For whatever reasons, games with licensed cars have been a bit (okay, REALLY) underrepresented on Nintendo’s home consoles for far too many years. The sole good game with licensed cars during the last generation was 2013’s Need For Speed Most Wanted U, a stellar conversion/update that got overall excellent reviews but didn’t sell as well as it should have. I won’t even mention that Fast & Furious game from the same year because it was memorable for all the wrong reasons.
With the Switch doing so exceptionally well since its launch as a home/away hybrid system, you’d think that at over 1230 or so games in we’d see more and better licensed racers filling up retail and the eShop, but nope. Other than the still delayed rally-focused V-Rally 4, and the upcoming truck sim Spintires: MudRunner – American Wilds, pickings are slim for those who want a more authentic racing experience with branded foreign and domestic cars.
Thankfully, last year, veteran developer Eden Games stepped to the plate with Gear.Club Unlimited, an enhanced upgrade of their popular mobile game that removed the mobile-friendly microtransactions and added more cars and game modes. While well received by racing fans and some critics, there was some negativity about shorter than expected race sessions and some elements that seemed too close to the mobile game’s roots. Still, the game did well enough (and is still moving units at full price) that Eden set out to make a sequel that addressed the issues in the first game while adding improvements guaranteed to make the sequel even more impressive.
Let’s just say they have (and how):
I got to spend some quality time with a build of Gear.Club Unlimited 2 a few days ago and it’s quite clear that Eden has made a true marquee racer exclusive to Switch that racing fans will be proud to own. From the gorgeous Unity 2-powered visuals running at a steady 30fps, even more cars and customization options, new and larger tracks and more, this “more is better” approach should help in making this a must-buy when it’s released on December 4, 2018. The game feels like a more polished, logical extension of Eden’s two Test Drive Unlimited games but with an even more purely racing-focused story and goals.
Handling is a mix of sim and arcade elements, so mastering each car will be a big key to winning events or placing in the money. Options to switch assists on or off are here as are AI settings if you want to raise or lower the difficulty. From what I played, the default AI is pretty competitive and will give you a run for your money, although I know there are those harder core race fans that will
The larger map and its dealerships that allow you to take cars out for a test spin assure that every car in the game will get some love. For those of you worried about the races being too short, Eden’s got you well-covered and then some. Tracks range from smaller multi-lap affairs to lengthy road and other courses that can take close to a half hour to complete. Taking an expensive Bugatti out for a test put me on a lovely and twisty track where I averaged about eight and a half minutes or so per lap with three laps to complete. Granted, it took me a good lap and a half to get the feel of the track, but still, it was great to see Eden going for broke here. There’s an even greater variety of courses in this installment, but don’t expect to see any big deal licensed raceways here nor some sort of track editor.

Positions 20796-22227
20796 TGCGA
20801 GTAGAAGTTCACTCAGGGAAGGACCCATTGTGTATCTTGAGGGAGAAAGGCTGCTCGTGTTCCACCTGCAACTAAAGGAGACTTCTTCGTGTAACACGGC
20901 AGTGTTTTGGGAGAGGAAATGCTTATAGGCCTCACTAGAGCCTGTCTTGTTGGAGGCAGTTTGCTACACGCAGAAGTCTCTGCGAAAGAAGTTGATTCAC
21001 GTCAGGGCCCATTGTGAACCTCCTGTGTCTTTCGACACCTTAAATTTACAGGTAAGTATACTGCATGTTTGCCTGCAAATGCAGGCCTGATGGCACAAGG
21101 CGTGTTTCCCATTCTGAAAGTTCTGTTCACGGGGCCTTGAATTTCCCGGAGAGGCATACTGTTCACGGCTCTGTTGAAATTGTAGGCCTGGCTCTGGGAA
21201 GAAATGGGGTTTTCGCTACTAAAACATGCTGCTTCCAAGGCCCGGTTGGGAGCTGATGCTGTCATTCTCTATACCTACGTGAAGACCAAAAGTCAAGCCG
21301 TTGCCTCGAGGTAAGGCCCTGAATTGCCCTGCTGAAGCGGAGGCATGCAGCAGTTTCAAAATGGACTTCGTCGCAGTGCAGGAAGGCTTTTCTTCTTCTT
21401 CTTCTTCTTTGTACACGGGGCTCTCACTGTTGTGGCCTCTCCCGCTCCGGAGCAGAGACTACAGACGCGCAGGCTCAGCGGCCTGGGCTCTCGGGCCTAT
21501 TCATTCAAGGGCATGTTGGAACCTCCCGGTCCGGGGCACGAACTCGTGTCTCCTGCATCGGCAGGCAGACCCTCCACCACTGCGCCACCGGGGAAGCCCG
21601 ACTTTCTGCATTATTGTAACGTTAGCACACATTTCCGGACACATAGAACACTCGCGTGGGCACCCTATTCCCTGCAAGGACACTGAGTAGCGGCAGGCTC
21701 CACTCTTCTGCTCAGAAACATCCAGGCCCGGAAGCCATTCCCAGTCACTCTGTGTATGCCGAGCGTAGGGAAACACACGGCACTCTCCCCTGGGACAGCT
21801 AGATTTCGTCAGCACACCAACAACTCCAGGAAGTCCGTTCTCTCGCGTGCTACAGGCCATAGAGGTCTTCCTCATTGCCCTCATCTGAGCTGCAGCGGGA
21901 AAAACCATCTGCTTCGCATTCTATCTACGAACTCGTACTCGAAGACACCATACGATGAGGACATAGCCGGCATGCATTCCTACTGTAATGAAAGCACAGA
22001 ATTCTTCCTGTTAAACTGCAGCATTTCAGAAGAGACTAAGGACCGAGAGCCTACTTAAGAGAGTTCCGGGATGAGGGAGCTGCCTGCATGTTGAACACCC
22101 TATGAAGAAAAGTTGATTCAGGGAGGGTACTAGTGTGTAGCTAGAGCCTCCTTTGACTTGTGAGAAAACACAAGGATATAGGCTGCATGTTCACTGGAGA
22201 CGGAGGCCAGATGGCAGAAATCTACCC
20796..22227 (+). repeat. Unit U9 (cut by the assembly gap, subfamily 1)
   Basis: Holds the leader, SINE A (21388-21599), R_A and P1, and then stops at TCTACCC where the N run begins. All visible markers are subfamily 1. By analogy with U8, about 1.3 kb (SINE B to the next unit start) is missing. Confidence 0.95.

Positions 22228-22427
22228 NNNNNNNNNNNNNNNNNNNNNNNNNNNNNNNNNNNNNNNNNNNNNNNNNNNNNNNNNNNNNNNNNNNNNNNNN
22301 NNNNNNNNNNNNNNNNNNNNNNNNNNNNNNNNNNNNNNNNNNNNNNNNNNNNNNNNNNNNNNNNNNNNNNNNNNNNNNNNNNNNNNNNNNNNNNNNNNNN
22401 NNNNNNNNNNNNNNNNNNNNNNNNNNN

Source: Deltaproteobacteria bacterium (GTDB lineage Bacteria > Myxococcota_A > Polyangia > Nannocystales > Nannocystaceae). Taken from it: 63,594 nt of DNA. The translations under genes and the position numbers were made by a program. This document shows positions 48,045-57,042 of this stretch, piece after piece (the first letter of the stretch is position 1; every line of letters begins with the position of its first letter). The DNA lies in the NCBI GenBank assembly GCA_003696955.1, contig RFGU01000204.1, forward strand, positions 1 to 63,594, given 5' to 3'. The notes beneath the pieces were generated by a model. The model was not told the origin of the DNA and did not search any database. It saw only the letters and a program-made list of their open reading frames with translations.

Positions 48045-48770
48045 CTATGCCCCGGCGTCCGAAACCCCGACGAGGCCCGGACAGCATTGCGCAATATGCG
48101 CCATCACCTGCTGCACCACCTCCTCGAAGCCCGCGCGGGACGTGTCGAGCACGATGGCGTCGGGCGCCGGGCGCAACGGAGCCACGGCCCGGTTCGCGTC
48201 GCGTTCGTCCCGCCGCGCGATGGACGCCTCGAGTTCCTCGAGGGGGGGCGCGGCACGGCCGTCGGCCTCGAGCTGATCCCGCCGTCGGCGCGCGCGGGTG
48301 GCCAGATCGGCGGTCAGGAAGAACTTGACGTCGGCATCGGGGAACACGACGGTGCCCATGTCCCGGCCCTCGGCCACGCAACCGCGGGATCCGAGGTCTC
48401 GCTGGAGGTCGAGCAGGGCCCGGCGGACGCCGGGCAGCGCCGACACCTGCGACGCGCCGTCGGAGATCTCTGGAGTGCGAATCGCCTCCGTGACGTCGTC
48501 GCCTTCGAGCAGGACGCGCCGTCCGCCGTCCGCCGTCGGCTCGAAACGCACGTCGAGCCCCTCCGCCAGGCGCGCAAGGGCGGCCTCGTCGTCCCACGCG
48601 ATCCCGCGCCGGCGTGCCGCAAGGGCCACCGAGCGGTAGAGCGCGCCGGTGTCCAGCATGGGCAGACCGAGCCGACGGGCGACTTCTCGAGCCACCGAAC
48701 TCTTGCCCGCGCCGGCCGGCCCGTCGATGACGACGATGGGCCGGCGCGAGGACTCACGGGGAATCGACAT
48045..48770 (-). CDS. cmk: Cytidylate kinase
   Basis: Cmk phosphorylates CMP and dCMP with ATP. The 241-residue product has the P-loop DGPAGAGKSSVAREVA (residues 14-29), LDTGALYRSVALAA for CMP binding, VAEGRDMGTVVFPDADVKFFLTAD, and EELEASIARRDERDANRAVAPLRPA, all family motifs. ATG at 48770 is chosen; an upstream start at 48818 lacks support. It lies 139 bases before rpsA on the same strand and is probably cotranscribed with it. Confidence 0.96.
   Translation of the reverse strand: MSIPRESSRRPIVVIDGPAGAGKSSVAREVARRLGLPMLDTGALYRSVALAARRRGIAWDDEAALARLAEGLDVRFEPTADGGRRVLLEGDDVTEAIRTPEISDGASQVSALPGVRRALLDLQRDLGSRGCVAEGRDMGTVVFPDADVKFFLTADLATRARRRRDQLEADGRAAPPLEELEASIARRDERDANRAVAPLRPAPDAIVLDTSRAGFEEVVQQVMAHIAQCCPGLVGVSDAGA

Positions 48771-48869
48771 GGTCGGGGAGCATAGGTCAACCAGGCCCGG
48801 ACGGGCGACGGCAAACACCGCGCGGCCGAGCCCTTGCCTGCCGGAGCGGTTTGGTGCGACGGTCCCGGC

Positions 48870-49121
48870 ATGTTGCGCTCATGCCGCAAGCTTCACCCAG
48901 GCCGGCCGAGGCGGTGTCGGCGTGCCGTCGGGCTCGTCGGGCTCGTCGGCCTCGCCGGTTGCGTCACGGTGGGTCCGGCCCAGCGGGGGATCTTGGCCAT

In terms of customization, it’s deeper than in the first game, but not so in depth that you’re lost in too many options. That said, you’ll need to win races or place well enough in order to afford to expand not only your garage, but the work stations in them that allow for certain custom options (such as rally car tweaking). If you like creating your own stickers and really showing off your creative skills, that’s a big feature here with a fairly easy to use option that allows for quite a bit of flexibility. The nice thing is nearly everything garage-related is a drag/drop process and there are a wealth of goodies to unlock from garage layouts to all sorts of non-functional goodies. In other words, you can easily spend as much time fiddling with your garage as you do racing, if that’s your thing.
Split screen play in offline mode with two players was just as smooth as solo play but the real tests will be the upcoming 4-player mode update as well as any online modes once the game is out and players hop on to see what’s what. My fingers are crossed that this content is as flawless as can be and will have a core base of dedicated users as feedback rolls in post-launch. One thing you likely won’t see are in-car viewpoints other than a hood camera. Personally, I don’t mind this at all, but I know there’s that subset of racing fans who demand car interiors with working dials or bust in every racing game they play. Still, if Eden can get a demo up on the eShop at some point (even as a post release download), I’d bet even the saltiest of speed freaks will see this one’s going to be special on a few fronts.
There’s a ton more to cover here, but that creeps into review territory and this is in no way, shape or form a review. Still, Eden and publisher Microïds are clearly holding the pole position on the Switch racing games front and with Unlimited success ahead of them for the near future, they’re in charge of the best licensed racer on the platform.